Johnson is involved in a YEN in the Great Lakes region that encompasses Ontario as well as several U.S. states and is based on how well farmers in the YEN do against their yield potential. It’s much more than just a yield competition, he said.
“We do have an overall wheat yield winner, but what we do in the YEN is we calculate your yield potential based on soil-available water, rainfall, sunshine. Once we have those three things, we plug them into a formula, and tell you, ‘hey, mister farmer, you got 40 percent of your yield potential or you got 60 percent of your yield potential,’” he explained. Last year, the YEN’s first year, the average bushel per acre was 115, but the yield potential was 220 bushels per acre. “So, on average, we achieved 52 percent yield potential. We could do better. Nobody puts their worst 10-acre chunk in the YEN, but we are still at 52 percent.”
So where does wheat yield come from? Johnson’s work has uncovered some clues.
• Soil health, the amount of organic matter in the soil, and the cycling of nutrients.
• The amount of sunlight intensity plants receive and the temperature during grain fill.
• Monoculture tends to result in poorer soil health and lower yields. Studies consistently show that a two-year break between wheat crops gives a yield bump. Summer fallow is not enough to break that cycle. Even in lower rainfall zones, Johnson encouraged growers to look for other crops to rotate in (different varieties of the same crop don’t count).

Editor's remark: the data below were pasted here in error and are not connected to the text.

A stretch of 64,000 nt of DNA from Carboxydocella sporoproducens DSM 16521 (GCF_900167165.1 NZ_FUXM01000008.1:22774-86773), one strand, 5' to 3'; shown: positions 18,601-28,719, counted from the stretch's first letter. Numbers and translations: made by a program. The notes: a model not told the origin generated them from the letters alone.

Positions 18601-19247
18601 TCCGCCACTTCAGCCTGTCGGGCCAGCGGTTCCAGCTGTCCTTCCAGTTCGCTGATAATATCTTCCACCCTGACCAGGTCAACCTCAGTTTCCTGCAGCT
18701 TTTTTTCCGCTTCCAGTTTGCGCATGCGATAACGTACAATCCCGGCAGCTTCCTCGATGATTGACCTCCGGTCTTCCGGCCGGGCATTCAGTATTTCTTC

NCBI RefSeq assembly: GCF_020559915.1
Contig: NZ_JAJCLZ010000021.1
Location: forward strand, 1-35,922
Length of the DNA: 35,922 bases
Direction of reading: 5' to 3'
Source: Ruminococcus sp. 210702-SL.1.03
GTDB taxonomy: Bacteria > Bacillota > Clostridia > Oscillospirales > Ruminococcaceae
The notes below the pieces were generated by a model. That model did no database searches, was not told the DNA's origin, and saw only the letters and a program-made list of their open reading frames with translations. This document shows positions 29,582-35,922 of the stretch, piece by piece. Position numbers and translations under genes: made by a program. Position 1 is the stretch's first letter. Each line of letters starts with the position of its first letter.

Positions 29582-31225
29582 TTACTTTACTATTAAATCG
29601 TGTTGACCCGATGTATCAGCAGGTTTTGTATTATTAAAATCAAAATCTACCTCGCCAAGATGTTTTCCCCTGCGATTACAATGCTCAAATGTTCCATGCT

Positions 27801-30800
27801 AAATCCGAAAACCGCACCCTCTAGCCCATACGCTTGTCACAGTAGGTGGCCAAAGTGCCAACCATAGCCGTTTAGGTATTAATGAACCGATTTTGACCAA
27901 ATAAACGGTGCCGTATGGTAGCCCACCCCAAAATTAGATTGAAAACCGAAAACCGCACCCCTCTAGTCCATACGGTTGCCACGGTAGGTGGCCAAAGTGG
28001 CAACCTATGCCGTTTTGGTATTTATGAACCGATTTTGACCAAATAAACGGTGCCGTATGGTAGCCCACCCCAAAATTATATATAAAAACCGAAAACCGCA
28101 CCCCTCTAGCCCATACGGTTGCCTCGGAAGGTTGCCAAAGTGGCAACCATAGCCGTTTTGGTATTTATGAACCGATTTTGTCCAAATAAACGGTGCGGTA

• Fall tillers make yields, not spring tillers, so early seeding is generally a good thing. But, Johnson cautioned, a really lush plant in the fall could encourage disease. A producer asked how early is too early? “Your early-planted wheat will start yielding less. All I can say is try it. You just have to experiment.”
• Data from YENs indicate that the high yield growers seed an average of four days earlier than other growers. Why? Because, Johnson explained, it takes four days to make a tiller. “If every plant that I seeded gets one more tiller by being four days earlier, what does that do to my head count? The head count goes way up. That four-day difference makes a huge difference on the number of final stems per square foot.”
• The high yield growers also tend to seed less seeds per acre.
• The amount and timing of nitrogen applications. “I say if you put all your nitrogen on in the fall, you’ve spent 100 percent of your money, and you have no opportunity for management.” If there is ample winter moisture, producers can put the rest of the nitrogen on (plus a little more) in spring because of a higher yield potential. On the flip side, if conditions are dry and yield potential is down, producers can hold off on applying nitrogen because it may not be needed.
Johnson hosts a weekly podcast, “Wheat Pete’s Word,” for Real Agriculture. Those podcasts can be found at
realagriculture.com/series/ or on other podcast services.
2022 AMMO sponsors
Thank you to the sponsors who helped make the 2022 Agricultural Marketing and Management Organization seminars and Wheat College possible:
Almota Elevator Company
Helena Agri-Enterprises LLC
HighLine Grain Growers
JW & Associates PLLC
Northwest Farm Credit Services
Northwest Grain Growers
Patton & Associates LLC
Ritzville Warehouse Company
The McGregor Company
Tri-Cities Grain LLC
Washington Grain Commission